Breaking Bad “Ozymandias” Review


Somethings are just hard to deal with.

There are things so horrible that you don’t want to face, but you have to eventually.  Here we go:

Hank is dead.

After a teaser that shows Walt cooking up his first lie, we see Gomez dead on the ground.  Even though he was never a big role to the series, but he’s someone we liked since the first episode.  It’s sad to see him go like this, but it’s even worst seeing how Hank bite the dust.  Walt pleads for his life to Uncle Jack, but it’s useless.  “You’re the smartest guy I ever met.  And you’re too stupid to see… He made up his mind 10 minutes ago.”  A great line by Hank, and it ends any doubt viewers have that Hank might make it out alive.  I know it’s idiotic, but I really thought that Uncle Jack will spare Hank for a moment there.  Shows what I know.

Uncle Jack is cold hearted, and the execution is brutal.  However, he’s still nice(?) enough to leave a barrel of cash for Walt.  The guy might be an asshole, but he’s still an interesting character with multiple layers.  Same can be said about Todd.  The guy seems like a dumb kid who will do anything others told him to, but he’s sneaky enough to come up with the plan to make Jesse cook for them.  Everything for the love for Lydia, I guess.

It’s also the cruelest thing when Walt ratted out where Jesse was hiding.  Walt is griefing over Hank’s death, and he wants to blame everything on Jesse.  It’s even worst when Walt tells Jesse that he watches Jane die, but do nothing about it.  A moment of impact to Jesse’ psyche and any hope to see the two back together forever ends.

And yes, we all notice the similarity Walt reacts to Hank’s death compare to Gus reacts to Max’s death.


Walt Jr. is the hero of the episode.  After years of eating breakfast one after another, Junior finally puts down the cereal spoon and becomes the hero.  The way he protects his mom while calling the police is the bravest thing I’ve seen him done, and I’m glad he steps up when needed.  It’s just sad that I’m not going to see him eating breakfast anymore.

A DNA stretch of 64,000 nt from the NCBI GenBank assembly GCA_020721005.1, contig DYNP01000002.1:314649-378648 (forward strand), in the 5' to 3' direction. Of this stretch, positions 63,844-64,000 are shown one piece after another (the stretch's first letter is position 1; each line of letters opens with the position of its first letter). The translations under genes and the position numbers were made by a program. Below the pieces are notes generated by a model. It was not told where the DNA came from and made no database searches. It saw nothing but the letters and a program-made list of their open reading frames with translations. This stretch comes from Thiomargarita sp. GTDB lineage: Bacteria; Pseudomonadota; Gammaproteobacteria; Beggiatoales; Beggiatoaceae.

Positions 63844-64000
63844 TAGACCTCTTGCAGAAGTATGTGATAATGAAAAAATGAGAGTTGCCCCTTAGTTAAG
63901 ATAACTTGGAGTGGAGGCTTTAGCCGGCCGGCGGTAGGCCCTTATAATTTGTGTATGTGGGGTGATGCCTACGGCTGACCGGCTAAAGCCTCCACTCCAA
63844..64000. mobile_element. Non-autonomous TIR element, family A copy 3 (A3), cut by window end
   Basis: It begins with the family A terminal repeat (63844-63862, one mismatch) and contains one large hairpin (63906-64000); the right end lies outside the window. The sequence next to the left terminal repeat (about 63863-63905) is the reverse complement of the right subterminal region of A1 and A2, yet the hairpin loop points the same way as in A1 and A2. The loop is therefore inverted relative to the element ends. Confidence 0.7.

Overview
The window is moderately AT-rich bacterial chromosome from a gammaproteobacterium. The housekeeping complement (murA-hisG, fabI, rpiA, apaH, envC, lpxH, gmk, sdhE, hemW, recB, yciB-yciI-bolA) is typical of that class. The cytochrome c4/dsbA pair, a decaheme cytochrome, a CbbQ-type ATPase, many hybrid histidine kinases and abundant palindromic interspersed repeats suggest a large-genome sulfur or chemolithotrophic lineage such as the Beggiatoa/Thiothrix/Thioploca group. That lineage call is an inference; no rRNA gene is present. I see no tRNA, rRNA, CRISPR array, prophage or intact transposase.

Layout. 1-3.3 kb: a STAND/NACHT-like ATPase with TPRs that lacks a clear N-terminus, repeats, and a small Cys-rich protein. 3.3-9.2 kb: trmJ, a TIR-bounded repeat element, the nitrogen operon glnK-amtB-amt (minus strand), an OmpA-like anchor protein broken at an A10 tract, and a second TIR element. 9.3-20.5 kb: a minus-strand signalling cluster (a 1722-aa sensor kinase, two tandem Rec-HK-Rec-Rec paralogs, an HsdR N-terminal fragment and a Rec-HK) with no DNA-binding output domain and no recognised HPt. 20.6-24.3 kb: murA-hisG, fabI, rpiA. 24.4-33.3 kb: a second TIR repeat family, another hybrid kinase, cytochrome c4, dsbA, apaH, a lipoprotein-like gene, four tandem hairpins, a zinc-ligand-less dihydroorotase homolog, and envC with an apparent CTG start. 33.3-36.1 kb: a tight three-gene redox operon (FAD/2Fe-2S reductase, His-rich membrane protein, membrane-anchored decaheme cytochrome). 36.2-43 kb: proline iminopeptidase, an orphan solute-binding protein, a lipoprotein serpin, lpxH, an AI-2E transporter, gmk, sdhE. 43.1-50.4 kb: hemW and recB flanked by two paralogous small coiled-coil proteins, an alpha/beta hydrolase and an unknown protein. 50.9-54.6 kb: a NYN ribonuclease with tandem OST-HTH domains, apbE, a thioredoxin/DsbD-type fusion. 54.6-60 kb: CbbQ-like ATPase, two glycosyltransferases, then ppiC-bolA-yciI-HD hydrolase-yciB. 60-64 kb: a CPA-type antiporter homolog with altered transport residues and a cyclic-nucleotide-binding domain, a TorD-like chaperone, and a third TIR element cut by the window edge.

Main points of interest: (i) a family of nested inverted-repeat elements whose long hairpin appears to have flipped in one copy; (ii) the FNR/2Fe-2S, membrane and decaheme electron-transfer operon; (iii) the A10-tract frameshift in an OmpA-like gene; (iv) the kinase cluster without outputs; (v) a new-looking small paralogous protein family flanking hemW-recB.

Walt does everything for his family, but at the end, everyone sees him as a monster.  While’s it’s hard to feel sympathetic after everything he has done, it’s understandable why he feels betrayed.  He kidnaps Holly because she’s the only one left in the family that doesn’t judge him for what he has done.  His final gift for his family is letting the police overheard that Skylar has nothing to do with his drug business, and letting them believe that Skylar was threatened.  This is basically it for Heisenberg’s legend, but we all know Walt’s journey is not over yet.  He will be back almost a year later buying M60 and retrieving his ricin.  For a while we don’t know what he’s doing this, but for the first time, we’re finally able to guess what the flashfoward scenes are all about.  Walt is not going to be too happy with Uncle Jack when he finds out that Jesse is still alive, and he’s going to kill them all because of it.

The episode is as depressing as Game of Thrones’ Red Wedding episode.  However, unlike that episode, the character is more relateable, and the death is more tragic.  Also, this episode does a wonderful job with Walt’s emotional journey that there’s no way you don’t feel his pain and suffer as you watch the episode.

Only two episode left.



Categories: TV Reviews

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1 reply

  1. Great review. Too many of the ones I’ve read are too pro-Walt or too anti-Walt. But you said it perfectly. It’s hard to feel sympathy, yet it’s also impossible not to feel his pain. He desperately pleaded for Hank’s life, and now everyone thinks he murdered him. It’s devastating to see everything fall apart though, not just for Walt, but because it affects everyone else.


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